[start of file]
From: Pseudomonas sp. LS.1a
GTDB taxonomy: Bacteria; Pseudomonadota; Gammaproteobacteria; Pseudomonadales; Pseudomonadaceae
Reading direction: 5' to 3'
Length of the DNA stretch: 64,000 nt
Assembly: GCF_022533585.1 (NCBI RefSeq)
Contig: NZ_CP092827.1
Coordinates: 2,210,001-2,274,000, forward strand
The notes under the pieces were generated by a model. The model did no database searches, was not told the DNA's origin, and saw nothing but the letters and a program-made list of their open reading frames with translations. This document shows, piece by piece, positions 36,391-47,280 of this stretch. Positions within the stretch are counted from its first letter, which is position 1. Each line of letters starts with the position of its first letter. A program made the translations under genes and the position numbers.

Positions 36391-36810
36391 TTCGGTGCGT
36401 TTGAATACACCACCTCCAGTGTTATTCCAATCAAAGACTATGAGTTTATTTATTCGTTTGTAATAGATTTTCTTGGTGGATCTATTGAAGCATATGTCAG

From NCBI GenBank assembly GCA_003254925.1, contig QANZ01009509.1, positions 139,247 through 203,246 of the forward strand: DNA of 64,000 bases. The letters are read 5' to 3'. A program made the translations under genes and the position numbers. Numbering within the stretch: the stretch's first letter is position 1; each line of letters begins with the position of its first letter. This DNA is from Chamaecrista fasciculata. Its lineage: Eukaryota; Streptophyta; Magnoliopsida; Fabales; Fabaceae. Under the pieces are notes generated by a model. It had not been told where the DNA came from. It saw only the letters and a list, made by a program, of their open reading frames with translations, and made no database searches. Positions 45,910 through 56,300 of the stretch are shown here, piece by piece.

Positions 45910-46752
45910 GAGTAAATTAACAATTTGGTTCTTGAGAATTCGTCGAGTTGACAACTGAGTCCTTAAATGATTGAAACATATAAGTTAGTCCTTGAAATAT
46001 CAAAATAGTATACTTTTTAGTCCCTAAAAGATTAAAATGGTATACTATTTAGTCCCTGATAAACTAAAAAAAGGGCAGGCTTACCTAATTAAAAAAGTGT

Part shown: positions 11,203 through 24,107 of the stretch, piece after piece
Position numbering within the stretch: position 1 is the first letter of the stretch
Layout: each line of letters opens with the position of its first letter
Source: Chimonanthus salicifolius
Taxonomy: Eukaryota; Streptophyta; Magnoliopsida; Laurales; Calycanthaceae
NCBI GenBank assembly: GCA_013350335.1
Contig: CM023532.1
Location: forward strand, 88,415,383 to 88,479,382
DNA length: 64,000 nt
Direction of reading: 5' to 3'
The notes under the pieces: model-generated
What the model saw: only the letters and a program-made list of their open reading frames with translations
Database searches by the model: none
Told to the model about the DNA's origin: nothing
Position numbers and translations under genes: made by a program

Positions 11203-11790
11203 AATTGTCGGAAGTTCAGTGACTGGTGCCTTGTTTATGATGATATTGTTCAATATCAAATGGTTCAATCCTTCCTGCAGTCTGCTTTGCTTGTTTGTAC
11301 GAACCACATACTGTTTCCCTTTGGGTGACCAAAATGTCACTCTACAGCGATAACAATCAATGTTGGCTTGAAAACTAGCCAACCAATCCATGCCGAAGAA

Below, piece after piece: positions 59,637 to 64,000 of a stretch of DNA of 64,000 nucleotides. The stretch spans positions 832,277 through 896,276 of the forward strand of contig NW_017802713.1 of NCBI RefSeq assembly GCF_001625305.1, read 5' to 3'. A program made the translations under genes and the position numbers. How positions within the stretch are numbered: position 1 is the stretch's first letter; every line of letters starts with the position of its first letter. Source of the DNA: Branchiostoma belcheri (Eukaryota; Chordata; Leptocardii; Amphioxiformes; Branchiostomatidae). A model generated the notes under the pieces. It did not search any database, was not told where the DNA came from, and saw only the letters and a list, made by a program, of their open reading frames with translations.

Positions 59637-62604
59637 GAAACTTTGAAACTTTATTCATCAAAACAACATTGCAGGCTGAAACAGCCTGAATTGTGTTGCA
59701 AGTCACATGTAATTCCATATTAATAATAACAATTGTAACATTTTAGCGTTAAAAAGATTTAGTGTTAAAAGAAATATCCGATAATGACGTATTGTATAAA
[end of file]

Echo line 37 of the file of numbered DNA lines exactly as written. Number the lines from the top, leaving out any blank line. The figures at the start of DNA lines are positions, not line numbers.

59701 AGTCACATGTAATTCCATATTAATAATAACAATTGTAACATTTTAGCGTTAAAAAGATTTAGTGTTAAAAGAAATATCCGATAATGACGTATTGTATAAA